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Taxonomy is the organization of a particular set of information for a particular purpose. It comes from biology, where it's used to define the single location for a species within a complex hierarchic. Biologists have arguments about where various species belong, although DNA analysis can resolve most of the questions. In informational taxonomies, items can fit into several taxonomic categories.

Categorization is the process of associating a document with one or more subject categories. So the entry for a page on cross trainer shoes could go into Running, Manufacturing, Sports Medicine, or Rushkoff, Douglas! All of these are legitimate, depending on the context.

Ontology is the study of the categories of things within a domain. It comes from philosophy and provides a logical framework for academic research on knowledge representation. Work on ontologies involves schema and diagrams for showing relationships in Venn diagrams, trees, lattices and so on.

Cataloging and Classification come from libraries, where specialists enter the metadata (such as author, date, title and edition) for a document, apply subject categories to it, and place it into a class (such as a call number) for later retrieval. These tend to be used interchangeably with Categorization.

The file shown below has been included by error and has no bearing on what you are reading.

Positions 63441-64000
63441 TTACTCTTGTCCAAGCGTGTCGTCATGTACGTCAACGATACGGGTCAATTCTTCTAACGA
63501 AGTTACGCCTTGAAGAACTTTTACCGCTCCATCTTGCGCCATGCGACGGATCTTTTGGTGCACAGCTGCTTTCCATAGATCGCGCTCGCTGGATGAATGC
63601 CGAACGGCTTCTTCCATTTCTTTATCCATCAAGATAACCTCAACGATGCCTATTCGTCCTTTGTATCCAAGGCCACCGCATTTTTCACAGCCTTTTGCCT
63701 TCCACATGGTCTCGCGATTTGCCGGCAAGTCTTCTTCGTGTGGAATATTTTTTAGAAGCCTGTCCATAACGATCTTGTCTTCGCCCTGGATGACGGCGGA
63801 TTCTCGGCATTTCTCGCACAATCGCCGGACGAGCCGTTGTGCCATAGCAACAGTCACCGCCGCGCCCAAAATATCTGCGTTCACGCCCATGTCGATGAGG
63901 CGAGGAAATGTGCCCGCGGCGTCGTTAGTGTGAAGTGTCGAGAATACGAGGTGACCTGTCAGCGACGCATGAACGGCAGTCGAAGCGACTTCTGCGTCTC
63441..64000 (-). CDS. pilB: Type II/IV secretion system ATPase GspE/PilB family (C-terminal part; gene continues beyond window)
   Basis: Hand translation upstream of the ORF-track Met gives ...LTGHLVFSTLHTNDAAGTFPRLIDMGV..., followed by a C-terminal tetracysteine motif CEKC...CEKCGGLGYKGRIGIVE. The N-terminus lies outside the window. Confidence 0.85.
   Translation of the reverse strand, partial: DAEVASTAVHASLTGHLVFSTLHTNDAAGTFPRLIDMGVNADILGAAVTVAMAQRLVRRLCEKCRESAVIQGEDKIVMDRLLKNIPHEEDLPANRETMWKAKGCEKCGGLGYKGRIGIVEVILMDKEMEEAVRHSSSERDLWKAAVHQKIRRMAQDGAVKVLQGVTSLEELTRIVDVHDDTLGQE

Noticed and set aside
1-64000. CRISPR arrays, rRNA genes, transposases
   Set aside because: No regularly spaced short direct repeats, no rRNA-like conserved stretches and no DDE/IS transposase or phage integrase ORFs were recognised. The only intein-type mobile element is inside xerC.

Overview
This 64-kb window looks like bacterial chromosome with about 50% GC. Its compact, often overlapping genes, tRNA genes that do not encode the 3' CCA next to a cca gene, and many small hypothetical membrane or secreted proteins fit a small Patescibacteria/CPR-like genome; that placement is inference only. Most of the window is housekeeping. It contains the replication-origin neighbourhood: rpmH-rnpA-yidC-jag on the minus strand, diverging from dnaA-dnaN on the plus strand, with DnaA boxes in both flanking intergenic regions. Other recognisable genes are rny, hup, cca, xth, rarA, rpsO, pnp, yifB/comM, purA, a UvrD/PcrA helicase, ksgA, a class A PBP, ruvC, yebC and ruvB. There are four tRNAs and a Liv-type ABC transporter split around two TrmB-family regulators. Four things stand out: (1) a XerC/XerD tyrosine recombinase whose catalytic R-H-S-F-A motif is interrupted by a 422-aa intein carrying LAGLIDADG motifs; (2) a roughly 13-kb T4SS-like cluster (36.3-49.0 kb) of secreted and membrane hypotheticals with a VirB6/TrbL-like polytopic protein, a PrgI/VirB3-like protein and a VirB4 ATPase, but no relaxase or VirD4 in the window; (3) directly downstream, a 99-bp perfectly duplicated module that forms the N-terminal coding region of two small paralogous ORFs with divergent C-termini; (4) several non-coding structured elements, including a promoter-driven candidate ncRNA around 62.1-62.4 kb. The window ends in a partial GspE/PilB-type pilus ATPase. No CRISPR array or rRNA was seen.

Clustering is the process of grouping documents based on similarity of words, or the concepts in the documents as interpreted by an analytical engine. These engines use complex algorithms including Natural Language Processing, Latent Semantic Analysis, Bayesian statistical analysis, and so on.

A Thesaurus is a set of related terms describing a set of documents. This is not hierarchical: it describes the standard terms for concepts in a controlled vocabulary. Thesauri include synonyms and more complex relationships, such as broader or narrower terms, related terms and other forms of words.

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